Road Report: A taste of Alaska!

Visual artist Roberta happy to glimpse some sun at Potter Marsh outside Anchorage

There’s no way to capture Alaska in a few words.

So I’m going to post a photo album below showing the bit of Alaska my travel-companion Roberta Smith and I experienced: the Kenai Peninsula, a mountainous “tongue” that divides Cook Inlet, the deep seaway that makes Anchorage a port, from the Gulf of Alaska, the blue bowl of ocean separating the islands along the Northwest Passage from mainland Alaska.

The Kenai may be small compared to the rest of this vast state, but it boasts tremendous natural diversity: mountains, fjords, glaciers and ice sheets, beaches, marshes, spruce bogs, forests, and views of active volcanoes. We focused on Anchorage (the Native collection at the Anchorage Museum is worth a day in itself), Seward and Kenai Fjords National Park, and Homer and Katchemak Bay.

Here’s one story, not about wild nature so much as connections of the heart: On Richard’s first visit to Anchorage, he stumbled on a Native (Eskimo) shop that sold lacy hats, scarves, and other items knitted out from hand-harvested and hand-spun quviut (kee-vi-ute), musk ox underhair. “You’d love them,” he said. “But I don’t know which to buy you.” So he brought home a brochure.

The pieces were indeed gorgeous, but they were expensive enough to give even a fiber-lover like me pause. “I’ll come with you sometime and try them on,” I said.

Northern Lights beret from the “Tundra & Snow” collection at the Oomingmak Co-op Shop

He returned to Anchorage perhaps half a dozen times, but “sometime” never came: I never got to visit Alaska. Until my invitation to speak at TEDxHomer.

After arriving in Anchorage on a depressingly rainy Saturday night, Roberta and I were relieved to wake the next day to no rain (although low, gray skies). We explored the city, and eventually found our way to the Oomingmak Shop, where we tried on cloud-soft qiviut pieces. Still, I was reluctant to spent so much money. Until I tried on a “tundra beret” that combines qiviut and raw silk in a pattern called Northern Lights.

It felt and looked heavenly (no pun intended!). And I swore I could feel Richard beaming over my shoulder. I debated for about two minutes, and then handed over my charge card. (It only hurt a little.) I haven’t been sorry: the beret is indeed a treat to wear. Thank you, knitter Julia Bunder from the village of Ekwok!

(For more on this rare fiber, and the story of the Natives who collect, spin and knit it, read my friend Donna Druchunas‘ book, Arctic Lace.)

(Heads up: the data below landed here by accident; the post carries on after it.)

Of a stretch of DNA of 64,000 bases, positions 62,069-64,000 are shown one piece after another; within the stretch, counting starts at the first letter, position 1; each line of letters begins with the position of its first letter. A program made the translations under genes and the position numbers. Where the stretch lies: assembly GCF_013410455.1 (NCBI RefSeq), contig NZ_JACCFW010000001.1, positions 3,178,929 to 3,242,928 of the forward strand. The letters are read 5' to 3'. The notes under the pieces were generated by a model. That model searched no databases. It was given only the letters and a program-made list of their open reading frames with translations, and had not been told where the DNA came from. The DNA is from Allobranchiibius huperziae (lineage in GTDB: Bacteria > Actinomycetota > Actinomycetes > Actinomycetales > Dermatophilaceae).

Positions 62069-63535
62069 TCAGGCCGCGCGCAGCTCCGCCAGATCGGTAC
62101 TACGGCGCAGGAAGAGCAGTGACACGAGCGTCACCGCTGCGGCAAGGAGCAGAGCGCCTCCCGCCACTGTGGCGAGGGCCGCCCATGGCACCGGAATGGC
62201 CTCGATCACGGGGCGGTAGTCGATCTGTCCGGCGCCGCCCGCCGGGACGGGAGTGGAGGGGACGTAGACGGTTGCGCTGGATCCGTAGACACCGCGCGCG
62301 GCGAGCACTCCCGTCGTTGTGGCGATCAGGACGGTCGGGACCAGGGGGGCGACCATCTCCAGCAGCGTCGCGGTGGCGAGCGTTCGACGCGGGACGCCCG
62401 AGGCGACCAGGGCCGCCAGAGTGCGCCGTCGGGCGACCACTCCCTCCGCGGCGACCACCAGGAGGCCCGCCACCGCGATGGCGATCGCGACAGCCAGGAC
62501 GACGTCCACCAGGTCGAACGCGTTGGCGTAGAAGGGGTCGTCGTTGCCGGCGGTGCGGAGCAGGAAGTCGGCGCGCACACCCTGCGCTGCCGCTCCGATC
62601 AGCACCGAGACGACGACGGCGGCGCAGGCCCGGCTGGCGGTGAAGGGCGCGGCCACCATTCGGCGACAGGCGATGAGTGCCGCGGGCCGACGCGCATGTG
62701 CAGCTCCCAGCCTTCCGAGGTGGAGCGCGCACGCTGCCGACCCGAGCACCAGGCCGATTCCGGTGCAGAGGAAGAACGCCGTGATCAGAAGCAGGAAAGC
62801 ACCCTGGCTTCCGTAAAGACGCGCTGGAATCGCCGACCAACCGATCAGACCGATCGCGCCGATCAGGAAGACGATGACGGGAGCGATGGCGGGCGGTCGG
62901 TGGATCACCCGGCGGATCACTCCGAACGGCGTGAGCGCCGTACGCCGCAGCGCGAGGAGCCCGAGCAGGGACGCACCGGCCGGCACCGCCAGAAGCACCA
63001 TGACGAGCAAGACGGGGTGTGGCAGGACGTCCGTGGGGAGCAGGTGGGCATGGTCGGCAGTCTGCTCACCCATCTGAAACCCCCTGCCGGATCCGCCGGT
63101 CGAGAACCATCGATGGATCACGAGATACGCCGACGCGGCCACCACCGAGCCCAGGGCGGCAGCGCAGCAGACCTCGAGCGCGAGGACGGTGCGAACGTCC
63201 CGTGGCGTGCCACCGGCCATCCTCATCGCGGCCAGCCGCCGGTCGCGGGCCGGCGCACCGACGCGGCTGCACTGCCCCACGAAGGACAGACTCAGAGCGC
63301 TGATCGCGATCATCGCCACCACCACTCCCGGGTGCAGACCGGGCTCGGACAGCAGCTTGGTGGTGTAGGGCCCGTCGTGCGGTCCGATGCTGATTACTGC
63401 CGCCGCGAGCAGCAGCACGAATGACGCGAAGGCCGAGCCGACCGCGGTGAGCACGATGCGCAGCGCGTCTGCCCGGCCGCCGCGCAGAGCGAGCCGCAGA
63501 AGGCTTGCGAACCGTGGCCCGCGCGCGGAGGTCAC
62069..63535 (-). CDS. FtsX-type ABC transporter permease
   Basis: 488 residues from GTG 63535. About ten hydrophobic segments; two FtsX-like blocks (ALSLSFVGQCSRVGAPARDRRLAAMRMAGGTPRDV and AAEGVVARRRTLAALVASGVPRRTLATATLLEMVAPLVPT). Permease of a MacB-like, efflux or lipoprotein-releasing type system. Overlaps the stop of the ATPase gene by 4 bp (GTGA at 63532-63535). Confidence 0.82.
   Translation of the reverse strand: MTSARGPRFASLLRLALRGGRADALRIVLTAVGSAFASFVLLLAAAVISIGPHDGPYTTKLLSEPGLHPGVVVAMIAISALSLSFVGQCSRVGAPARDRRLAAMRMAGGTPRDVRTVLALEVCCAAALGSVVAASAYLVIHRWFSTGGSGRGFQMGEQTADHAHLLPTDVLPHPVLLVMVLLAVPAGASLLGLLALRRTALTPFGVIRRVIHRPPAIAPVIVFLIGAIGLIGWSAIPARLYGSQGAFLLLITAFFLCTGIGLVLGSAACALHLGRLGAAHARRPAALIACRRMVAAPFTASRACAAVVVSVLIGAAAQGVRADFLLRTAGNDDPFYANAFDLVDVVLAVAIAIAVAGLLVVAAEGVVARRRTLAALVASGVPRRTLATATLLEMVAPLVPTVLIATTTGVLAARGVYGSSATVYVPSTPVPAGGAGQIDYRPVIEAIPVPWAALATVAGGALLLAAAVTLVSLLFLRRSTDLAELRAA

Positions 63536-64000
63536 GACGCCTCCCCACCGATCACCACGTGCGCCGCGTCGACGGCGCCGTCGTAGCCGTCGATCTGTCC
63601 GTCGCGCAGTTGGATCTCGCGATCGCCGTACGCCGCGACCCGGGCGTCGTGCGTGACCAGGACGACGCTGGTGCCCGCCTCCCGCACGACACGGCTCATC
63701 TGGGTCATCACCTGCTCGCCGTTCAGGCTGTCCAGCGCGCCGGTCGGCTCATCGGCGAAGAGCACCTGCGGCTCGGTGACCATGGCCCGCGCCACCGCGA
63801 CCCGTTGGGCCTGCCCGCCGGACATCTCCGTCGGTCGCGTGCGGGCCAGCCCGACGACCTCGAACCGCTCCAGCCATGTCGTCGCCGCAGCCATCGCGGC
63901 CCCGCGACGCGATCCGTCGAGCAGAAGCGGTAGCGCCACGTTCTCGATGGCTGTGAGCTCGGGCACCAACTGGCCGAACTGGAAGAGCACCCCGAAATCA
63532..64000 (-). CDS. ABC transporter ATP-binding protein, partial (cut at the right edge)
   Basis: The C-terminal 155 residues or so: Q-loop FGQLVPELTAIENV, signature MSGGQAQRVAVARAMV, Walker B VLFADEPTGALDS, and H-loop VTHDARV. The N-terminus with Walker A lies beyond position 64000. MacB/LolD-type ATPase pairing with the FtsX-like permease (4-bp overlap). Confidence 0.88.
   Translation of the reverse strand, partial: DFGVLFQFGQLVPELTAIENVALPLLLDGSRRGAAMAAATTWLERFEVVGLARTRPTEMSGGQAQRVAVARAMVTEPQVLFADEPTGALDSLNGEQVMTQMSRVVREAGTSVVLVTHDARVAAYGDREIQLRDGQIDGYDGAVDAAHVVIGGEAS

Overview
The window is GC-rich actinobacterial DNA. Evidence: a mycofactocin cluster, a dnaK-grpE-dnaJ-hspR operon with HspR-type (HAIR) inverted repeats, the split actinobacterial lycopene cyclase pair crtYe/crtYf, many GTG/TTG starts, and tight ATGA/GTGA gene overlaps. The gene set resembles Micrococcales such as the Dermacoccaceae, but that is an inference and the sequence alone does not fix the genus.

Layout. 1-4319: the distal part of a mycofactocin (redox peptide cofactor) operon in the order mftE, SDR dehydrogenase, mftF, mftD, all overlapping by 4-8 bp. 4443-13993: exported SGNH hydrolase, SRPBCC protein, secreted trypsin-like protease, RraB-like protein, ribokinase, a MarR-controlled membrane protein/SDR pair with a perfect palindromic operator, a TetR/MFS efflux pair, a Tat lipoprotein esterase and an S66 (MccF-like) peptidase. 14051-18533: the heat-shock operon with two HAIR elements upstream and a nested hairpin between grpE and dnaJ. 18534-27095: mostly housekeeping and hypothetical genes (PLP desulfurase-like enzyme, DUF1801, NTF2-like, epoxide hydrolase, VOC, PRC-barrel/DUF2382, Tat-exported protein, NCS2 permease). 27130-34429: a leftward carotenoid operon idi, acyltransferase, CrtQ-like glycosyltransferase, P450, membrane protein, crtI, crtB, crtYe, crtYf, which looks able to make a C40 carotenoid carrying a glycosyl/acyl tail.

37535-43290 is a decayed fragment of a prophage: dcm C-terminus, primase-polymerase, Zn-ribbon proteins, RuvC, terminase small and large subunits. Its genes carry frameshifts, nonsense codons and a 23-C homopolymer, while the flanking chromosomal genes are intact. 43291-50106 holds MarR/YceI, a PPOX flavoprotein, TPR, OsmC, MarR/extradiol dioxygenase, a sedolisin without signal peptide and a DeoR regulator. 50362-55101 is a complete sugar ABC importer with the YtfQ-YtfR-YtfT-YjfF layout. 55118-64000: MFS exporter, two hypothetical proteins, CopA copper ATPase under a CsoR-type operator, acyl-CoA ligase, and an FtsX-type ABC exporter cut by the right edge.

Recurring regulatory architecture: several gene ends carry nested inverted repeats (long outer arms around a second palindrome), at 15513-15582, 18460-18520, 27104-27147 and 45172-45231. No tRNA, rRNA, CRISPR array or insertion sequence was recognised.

Once I had my glorious Qiviut hat and what felt like Richard’s benediction, I was ready to explore Alaska. After brunch with new friend Janine and her sweetie Scott in their fabulous eyrie with a view of rainy Cook Inlet, off we headed in the bright yellow VW Beetle Janine had rented for us, our “Alaska Bumblebee” car.

Humpback whaless circling and bubble-feeding in the fog off where the Kenai’s largest glacier meets the Gulf of Alaska

Our three days in Seward were moody and cold, the air relentlessly wet. Still, we saw humpback whales bubble-feeding, making a tight circle in the water to “gather” the plankton and small fish they eat–a new behavior for these huge whales; watched parakeet auklets scrabbling up steep sea-cliffs to their crevice nests, singing sweetly, along with puffins diving, orca pods spy-hopping, and glaciers calving. We even tasted glacier ice–fresh and crisp, despite its great age.

And we discovered fellow Colorado writer Craig Childs was in Seward as well–what are the chances?–so we had the treat of lunch with him at Seward’s vintage Showcase Lounge.

The sun came out for our drive down the Peninsula to Homer, where I gave my “Love Every Moment” talk as part of an inspiring TEDx event (I’ll post the link to the talk as soon as I have it). The next day Roberta and I went sea kayaking around Yukon Island, across the bay, in perfect weather. We paddled dappled blue swells, and watched sea otters bask up close and distant volcanoes puff with smoke.

Colorful cabins on Seldovia’s historic boardwalk.

On our last day, we took the ferry to the fishing village of Seldovia, which has an active Native Alaskan community. We saw more humpback whales, poked about in tidepools, and explored the native culture and the wooden wharf and piling architecture.

By the time we hit the road for the drive back to Anchorage yesterday, we felt quite blessed. One more gift awaited us: as we wound our way along the Kenai River in the stream of Sunday-afternoon, Anchorage-bound traffic, I spotted a furry head with rounded ears in the river amidst the anglers fishing the sockeye run: a brown (grizzly) bear! We stopped to watch her catch a fish in that glacier-melt-cold river, our hearts full.

I might never have explored Alaska, if not for the infectious joy Richard took from his trips to the state, plus the invitation from Kat, Adi, and the TEDx team. Thanks to you all–Native knitters, musk ox, whales, sea otters, fireweed, glaciers, parakeet auklets and brown bears too!

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